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Wednesday, April 16, 2014

An amazing true story about a whale that attacked a whaleboat and what happened to the crew.

Philbrick, Nathaniel  (2003) Revenge of the Whale;  The True Story of the Whaleship Essex.  New York:  Scholastic.



November 20, 1820 -- the Whaleship Essex, having had no luck finding whales in the overfished Atlantic and South Pacific runs, has been trying the new equatorial grounds  due west of the Galapagos Islands.  Having sighted a pod of whales, they have unshipped the smaller whaleboats and gone off in pursuit, leaving a skeleton crew aboard the ship.  Suddenly a gigantic bull whale surfaces some distance away, builds up speed, and rams the side of the ship so hard that the crewmen can feel the ships timbers and mast rattle.  The whale, circles around, builds up speed again and rams the ship again.  This time the side of the vessel gives a bit.  Before the crewmen can think of what to do, a final attack finishes the ship.  When I finished that chapter, I think my mouth was hanging open in astonishment.  I mean, I have read Moby Dick, but I had no idea that something like this had ever happened.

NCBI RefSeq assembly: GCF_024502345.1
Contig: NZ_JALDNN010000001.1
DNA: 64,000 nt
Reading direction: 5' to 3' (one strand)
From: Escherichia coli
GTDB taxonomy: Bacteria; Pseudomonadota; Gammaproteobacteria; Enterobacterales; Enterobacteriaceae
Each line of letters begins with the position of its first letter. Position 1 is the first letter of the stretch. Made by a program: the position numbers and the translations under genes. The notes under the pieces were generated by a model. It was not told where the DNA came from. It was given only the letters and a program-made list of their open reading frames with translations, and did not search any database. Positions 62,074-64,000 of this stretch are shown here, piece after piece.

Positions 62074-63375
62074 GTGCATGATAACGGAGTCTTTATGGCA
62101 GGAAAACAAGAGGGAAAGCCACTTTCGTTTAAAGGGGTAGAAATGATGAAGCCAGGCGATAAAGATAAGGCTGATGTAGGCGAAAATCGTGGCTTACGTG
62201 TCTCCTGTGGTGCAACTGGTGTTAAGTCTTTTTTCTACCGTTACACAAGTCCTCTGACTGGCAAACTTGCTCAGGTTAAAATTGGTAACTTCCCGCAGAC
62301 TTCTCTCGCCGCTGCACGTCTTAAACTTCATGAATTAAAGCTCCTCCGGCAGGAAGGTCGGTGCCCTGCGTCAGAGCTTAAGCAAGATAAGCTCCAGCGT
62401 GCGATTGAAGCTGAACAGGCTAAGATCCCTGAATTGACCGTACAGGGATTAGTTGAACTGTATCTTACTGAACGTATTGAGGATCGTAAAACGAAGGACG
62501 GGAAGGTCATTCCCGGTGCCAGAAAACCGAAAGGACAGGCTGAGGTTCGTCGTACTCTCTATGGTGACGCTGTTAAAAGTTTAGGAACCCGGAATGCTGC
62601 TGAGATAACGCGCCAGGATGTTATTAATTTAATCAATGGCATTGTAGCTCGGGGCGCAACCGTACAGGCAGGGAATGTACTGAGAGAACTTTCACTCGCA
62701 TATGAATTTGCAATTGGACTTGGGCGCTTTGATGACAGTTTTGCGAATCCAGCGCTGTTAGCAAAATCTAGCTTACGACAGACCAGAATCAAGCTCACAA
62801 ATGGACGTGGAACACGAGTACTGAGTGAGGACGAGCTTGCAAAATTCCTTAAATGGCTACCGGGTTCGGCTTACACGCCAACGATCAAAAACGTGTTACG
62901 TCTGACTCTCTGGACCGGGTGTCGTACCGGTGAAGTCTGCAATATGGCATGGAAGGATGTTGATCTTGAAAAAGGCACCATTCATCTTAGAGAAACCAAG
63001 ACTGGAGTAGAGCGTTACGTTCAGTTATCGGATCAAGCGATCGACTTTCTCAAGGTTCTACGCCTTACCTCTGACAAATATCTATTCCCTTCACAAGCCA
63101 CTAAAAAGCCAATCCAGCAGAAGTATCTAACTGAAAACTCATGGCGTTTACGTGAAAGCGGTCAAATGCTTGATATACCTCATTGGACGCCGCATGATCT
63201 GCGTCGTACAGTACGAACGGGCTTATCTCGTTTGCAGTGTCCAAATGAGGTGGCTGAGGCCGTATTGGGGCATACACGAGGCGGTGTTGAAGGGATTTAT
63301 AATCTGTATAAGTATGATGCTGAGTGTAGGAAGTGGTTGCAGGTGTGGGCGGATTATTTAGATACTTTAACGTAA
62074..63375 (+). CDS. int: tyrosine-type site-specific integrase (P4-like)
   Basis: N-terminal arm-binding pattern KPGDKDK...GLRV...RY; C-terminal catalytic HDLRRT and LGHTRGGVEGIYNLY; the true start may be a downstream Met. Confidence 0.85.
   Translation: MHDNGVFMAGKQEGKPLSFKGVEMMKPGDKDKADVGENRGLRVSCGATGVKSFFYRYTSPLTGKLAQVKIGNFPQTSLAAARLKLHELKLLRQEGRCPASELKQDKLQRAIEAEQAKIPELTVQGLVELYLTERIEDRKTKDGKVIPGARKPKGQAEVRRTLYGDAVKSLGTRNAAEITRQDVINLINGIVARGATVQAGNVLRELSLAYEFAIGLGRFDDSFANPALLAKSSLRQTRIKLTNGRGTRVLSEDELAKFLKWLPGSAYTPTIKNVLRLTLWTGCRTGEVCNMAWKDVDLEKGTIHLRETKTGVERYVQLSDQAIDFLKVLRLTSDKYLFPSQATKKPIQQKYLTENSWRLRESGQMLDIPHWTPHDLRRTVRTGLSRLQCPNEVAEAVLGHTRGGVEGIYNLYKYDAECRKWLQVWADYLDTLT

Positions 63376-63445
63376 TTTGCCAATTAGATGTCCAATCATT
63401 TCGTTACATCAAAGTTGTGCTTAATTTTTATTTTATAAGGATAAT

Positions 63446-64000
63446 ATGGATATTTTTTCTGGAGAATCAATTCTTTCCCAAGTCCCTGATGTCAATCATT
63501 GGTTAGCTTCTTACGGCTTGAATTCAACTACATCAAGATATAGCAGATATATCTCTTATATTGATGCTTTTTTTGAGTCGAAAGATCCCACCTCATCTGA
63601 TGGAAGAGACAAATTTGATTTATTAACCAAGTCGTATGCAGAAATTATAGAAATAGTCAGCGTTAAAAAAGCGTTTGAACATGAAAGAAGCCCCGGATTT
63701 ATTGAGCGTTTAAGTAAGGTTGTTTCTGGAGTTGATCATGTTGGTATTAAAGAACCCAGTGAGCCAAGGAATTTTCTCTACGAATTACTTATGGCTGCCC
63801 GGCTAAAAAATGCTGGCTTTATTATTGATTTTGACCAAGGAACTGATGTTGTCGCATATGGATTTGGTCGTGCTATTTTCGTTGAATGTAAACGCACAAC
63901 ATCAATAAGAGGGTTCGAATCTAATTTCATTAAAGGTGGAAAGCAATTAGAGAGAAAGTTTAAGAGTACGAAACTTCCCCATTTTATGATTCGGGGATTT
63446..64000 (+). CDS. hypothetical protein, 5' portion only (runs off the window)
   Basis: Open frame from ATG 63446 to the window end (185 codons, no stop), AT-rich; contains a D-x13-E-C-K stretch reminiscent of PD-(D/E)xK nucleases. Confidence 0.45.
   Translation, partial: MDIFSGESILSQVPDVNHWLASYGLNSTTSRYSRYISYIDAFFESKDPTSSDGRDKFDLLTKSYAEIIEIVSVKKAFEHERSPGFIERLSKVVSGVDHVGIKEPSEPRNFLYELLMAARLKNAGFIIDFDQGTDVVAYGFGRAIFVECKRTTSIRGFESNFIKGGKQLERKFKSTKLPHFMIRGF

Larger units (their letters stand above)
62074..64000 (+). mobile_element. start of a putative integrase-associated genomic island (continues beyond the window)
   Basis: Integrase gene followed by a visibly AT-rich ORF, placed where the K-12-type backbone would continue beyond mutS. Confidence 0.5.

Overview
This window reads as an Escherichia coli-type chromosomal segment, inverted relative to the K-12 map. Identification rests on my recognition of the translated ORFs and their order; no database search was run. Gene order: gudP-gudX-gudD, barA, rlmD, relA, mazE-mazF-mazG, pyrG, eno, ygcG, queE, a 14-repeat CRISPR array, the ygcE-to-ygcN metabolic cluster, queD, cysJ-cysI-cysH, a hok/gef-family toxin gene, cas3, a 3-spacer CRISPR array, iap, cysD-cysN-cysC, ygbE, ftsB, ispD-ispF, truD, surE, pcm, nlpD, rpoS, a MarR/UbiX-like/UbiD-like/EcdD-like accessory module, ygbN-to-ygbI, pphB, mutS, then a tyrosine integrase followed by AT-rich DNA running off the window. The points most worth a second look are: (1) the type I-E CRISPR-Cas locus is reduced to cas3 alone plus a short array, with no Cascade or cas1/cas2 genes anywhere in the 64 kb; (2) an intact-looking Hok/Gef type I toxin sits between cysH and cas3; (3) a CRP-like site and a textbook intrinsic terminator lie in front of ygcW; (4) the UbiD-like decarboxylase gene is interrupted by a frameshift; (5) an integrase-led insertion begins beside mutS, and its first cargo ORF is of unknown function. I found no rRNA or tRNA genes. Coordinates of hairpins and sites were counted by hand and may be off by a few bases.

When the rest of the crew out on the whaleboats turn back, their ship is nearly underwater.  They salvage what they can, then find themselves in three tiny boats hundreds of miles from land with little food and limited navigation equipment. And there begins the second part of this amazing story.

This would be a remarkable story even if it weren't true.  The fact that it is makes it even more gripping.  This is an example of an informational book (that would fit equally well in a history or language arts classroom) that will be as interesting to many of your students as the best fiction offerings.  The only caution I would offer is that the crew, toward the end of their desperate journey, cannibalize the crewmen who die of starvation.  It is handled well in the book, but might merit a caution for more squeamish readers. 

If you are looking for a well-told tale that will grab your students (anywhere from fifth or sixth grade on up) and build up your non-fiction library, this is it.

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